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Attendees at ASCO 2017
Annual Meeting
Photo © ASCO/Scott Morgan 2017

CHICAGO—The largest international multiple myeloma (MM) trial ever conducted, according to the trial sponsor, met its primary endpoint, demonstrating that denosumab is non-inferior to zoledronic acid (ZA) in delaying the time to first on-study skeletal-related event (SRE) in patients with MM.

In addition to bone-specific benefits, denosumab-treated patients had significantly fewer renal adverse events and possible prolongation of progression-free survival.

Denosumab “may in fact be a new standard of care for multiple myeloma-related bone disease,” according to one of the investigators.

“The other important thing to note,” Noopur S. Raje, MD, said during her presentation at the ASCO 2017 Annual Meeting, “is denosumab can be administered despite renal function in patients with myeloma.” It does not need to be dose-adjusted, unlike bisphosphonates.

Dr Raje, of the Massachusetts General Hospital Cancer Center in Boston, Massachusetts, presented the study results as abstract 8005.

Study design

The international, phase 3, randomized, double-blind study is evaluating the safety of denosumab compared with ZA in newly diagnosed MM patients.

Investigators enrolled 1718 patients from 259 sites and 29 countries.

They randomized 859 patients to receive denosumab 120 mg subcutaneously every 4 weeks plus intravenous placebo every 4 weeks, and 859 patients to the standard ZA dose of 4 mg intravenously plus subcutaneous placebo every 4 weeks.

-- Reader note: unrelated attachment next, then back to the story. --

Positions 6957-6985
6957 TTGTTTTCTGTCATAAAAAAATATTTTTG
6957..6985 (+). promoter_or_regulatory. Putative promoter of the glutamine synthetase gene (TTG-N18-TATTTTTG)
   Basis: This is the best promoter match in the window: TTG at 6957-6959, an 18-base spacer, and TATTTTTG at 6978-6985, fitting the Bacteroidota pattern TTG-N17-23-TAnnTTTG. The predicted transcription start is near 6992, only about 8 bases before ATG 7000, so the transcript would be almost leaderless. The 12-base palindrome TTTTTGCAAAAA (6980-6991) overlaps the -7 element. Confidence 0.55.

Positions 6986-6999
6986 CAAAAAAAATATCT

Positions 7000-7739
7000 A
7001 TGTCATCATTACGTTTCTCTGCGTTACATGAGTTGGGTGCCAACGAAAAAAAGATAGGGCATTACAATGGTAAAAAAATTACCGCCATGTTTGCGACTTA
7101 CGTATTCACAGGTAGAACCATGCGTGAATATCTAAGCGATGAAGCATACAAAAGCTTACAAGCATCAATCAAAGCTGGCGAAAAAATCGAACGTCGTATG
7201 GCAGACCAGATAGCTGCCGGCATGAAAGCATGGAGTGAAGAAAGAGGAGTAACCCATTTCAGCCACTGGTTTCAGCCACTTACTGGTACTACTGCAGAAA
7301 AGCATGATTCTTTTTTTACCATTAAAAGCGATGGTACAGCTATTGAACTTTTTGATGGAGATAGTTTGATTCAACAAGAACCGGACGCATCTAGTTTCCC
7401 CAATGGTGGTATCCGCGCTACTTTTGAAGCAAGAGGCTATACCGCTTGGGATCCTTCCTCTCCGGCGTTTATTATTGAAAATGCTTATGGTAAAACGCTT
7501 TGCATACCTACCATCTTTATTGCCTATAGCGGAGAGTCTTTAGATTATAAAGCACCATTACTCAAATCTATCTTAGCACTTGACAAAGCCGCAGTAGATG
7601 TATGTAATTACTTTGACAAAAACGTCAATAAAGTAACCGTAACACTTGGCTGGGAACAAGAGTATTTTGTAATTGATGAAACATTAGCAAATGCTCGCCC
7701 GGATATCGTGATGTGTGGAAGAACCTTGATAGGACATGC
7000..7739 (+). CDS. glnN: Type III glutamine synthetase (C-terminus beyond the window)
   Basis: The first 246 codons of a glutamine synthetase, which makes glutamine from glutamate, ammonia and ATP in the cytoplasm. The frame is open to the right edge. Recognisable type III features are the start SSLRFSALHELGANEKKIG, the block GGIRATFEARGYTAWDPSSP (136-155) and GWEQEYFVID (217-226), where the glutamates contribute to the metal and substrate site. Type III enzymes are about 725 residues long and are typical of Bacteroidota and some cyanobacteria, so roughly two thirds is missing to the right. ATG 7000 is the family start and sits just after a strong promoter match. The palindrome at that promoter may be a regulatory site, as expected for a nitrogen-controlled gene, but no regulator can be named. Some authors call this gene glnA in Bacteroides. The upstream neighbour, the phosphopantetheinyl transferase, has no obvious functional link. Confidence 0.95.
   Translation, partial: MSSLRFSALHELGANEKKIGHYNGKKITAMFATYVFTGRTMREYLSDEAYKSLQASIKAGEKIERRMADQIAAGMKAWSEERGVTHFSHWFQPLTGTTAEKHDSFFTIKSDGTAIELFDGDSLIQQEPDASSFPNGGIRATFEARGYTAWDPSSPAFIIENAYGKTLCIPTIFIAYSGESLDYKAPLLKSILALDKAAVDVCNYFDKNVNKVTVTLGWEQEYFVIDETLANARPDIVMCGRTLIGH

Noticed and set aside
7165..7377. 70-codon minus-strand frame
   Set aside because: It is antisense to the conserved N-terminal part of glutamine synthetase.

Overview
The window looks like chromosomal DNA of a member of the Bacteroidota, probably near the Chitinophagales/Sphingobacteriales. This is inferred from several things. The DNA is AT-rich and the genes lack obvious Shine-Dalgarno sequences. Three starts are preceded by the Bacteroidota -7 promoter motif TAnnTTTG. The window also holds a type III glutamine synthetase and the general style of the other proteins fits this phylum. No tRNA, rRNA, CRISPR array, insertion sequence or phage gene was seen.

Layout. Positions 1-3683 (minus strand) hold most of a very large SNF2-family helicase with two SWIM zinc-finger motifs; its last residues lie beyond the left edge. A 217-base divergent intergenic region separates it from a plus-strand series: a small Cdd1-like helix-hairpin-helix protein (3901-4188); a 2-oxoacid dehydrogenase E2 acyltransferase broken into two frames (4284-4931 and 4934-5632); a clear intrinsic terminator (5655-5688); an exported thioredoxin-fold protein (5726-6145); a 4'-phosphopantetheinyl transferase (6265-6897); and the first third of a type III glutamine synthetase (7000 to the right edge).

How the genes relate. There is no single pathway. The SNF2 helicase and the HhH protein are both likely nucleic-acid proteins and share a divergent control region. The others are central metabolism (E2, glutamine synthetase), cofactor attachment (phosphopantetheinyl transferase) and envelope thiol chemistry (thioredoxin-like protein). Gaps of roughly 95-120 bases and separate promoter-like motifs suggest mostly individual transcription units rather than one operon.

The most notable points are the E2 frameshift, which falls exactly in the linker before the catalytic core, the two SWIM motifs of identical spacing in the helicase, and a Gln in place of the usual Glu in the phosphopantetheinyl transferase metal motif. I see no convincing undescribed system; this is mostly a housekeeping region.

Patients were stratified by whether they were on novel-based anti-myeloma therapy, whether they planned to have an autologous peripheral blood stem cell (PBSC) transplant, disease stage, and previous SRE.

“We were looking for 676 on-study SREs, and if we saw a benefit, patients would be offered open-label denosumab for up to 2 years after this,” Dr Raje said.

“Patients had to have radiographic evidence of bone disease, and this is different from some of the other bone disease studies that you’ve seen in the recent past,” she added.

In addition to documented evidence of MM, patients had to be 18 years or older, be ECOG status of 2 or better, have adequate organ function, and plan to receive or be receiving primary frontline anti-myeloma therapy.

Patients were excluded if they had nonsecretory MM, more than 30 days of previous treatment with anti-myeloma therapy prior to screening, prior use of denosumab, use of oral bisphosphonates with a cumulative dose of more than 1 year, more than 1 previous dose of intravenous bisphosphonate, or prior history or current evidence of osteonecrosis/osteomyelitis of the jaw.

The primary endpoint was time to first on-study SRE, “and the idea here was to look for non-inferiority,” Dr Raje explained.

Secondary endpoints included time to the first on-study SRE (superiority), time to the first-and-subsequent on-study SRE (superiority), and overall survival.

Investigators also included the exploratory objective of progression-free survival (PFS).

Patient demographics

Patients were well balanced across the 2 arms, Dr Raje noted, and the breakdown of myeloma disease stage at diagnosis was comparable between the ZA and denosumab arms.

About 32% of patients were stage I, 37% stage II, and 29% stage III. Stage was not available for 49 patients.

A little more than half (54%) were male, mean age was 63 years, and 82% were white.

Two thirds had prior SRE history, and 54% of patients intended to undergo autologous PBSC transplant.

Enrollment began May 2012 and continued through the end of March 2016. The primary analysis cutoff was July 19, 2016.


The primary endpoint for non-inferiority for time to first on-study SRE was met by denosumab (HR=0.98, 95%CI: 0.85, 1.14; P=0.01).